The Sage Science team headed back to our home base of Beverly, Mass., after four terrific days at the ASMS conference in Baltimore. The scientific content of the show was so good that we didn’t even mind enduring the heat wave that engulfed the city.
We spent a great deal of time absorbing the hundreds of posters presented during the meeting. There were some really impressive scientific efforts, ranging from the very large — such as cataloging the human proteome — to the very small, including nanomaterials.
A poster that caught our interest came from scientists at the Technical University of Munich and other organizations. It described Proteomics DB, a public database containing more than 90 percent of human proteins. (For more in-depth info, check out this article from The Scientist.) This draft of the human proteome, including novel proteins from supposedly noncoding portions of the genome, was generated by compiling existing mass spec libraries along with newly created libraries based on dozens of tissue types, sera, and cell lines. We are real fans of the concept of creating these comprehensive databases, and are proud that building a similar resource for E. coli was the first external use of our SageELF tool.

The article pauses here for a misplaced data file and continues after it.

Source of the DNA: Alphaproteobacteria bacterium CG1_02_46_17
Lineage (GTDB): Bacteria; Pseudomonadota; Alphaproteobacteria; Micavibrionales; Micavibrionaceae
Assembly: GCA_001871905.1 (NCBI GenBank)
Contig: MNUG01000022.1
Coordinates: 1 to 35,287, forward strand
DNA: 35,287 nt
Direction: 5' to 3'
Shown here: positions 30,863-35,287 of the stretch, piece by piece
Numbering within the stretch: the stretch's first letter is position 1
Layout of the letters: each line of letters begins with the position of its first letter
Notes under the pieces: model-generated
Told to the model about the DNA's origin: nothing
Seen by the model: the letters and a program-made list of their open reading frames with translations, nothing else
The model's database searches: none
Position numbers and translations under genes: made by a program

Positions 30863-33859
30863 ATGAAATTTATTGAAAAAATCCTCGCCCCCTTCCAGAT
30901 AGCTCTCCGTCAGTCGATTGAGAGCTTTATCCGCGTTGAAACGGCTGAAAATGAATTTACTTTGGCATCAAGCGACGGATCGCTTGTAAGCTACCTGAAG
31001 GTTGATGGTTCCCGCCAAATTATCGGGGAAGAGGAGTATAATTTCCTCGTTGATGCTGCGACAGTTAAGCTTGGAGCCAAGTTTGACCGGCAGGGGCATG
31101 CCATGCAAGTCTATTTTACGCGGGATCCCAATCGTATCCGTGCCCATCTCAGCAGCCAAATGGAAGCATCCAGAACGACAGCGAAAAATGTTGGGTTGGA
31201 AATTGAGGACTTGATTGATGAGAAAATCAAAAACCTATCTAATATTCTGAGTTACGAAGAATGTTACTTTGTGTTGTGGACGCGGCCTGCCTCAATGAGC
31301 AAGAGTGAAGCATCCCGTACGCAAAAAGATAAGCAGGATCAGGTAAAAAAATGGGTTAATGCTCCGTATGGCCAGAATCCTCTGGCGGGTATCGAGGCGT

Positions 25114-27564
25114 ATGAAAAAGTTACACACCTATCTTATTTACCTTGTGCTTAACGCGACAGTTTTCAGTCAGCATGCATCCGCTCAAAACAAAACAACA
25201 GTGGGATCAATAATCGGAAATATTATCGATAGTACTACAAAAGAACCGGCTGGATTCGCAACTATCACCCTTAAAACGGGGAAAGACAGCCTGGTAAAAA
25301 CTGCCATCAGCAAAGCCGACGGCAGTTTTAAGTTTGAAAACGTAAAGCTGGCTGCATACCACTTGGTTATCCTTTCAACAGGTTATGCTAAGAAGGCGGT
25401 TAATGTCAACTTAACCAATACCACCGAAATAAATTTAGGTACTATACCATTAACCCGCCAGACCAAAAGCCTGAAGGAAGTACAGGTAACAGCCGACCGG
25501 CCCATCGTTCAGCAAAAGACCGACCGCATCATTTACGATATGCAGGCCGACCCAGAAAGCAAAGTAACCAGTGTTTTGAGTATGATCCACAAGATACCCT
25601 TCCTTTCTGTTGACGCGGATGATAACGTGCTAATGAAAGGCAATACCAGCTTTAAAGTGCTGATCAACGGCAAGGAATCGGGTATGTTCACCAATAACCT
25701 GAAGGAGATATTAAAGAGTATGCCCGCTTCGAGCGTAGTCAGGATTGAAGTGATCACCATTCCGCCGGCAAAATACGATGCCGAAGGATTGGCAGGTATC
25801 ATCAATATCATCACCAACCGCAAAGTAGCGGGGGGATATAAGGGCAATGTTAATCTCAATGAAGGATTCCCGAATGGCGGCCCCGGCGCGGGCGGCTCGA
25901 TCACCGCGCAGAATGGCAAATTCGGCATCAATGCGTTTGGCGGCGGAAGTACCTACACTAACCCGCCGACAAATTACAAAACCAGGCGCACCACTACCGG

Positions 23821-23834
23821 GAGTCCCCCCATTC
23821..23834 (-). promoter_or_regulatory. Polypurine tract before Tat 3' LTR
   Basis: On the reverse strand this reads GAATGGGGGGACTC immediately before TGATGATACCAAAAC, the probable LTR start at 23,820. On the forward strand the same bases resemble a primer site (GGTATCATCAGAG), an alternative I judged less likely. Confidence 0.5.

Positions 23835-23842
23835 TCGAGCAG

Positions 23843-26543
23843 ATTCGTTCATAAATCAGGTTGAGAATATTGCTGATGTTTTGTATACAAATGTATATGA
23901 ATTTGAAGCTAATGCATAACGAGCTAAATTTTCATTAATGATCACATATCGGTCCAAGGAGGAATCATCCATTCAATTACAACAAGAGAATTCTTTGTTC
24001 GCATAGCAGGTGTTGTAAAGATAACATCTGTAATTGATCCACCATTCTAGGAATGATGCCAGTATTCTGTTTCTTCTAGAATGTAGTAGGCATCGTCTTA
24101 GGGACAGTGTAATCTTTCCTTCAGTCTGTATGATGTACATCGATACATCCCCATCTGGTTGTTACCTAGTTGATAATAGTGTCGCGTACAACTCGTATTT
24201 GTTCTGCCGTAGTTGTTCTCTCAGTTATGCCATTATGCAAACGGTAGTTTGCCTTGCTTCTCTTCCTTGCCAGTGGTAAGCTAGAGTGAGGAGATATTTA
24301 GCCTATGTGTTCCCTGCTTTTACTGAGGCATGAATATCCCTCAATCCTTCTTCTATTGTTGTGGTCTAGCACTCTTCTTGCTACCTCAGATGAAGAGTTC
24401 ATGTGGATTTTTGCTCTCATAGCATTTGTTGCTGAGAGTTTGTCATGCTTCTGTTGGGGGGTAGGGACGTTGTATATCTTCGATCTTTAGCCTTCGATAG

Another poster highlighted work from the University of Texas and MD Anderson, which demonstrated the use of mass spec together with RNA-seq to get a multidimensional view of cancer stem cells. And in separate work similar to the SDS removal tool we saw earlier in the week, scientists from Dalhousie University in Nova Scotia are developing an interesting technology using plastic columns to precipitate proteins on a Teflon disc.
Thanks again to all of the attendees who stopped by our booth, and to the scientists who helped us learn more about mass spec in a week than we thought possible. See you next year at ASMS!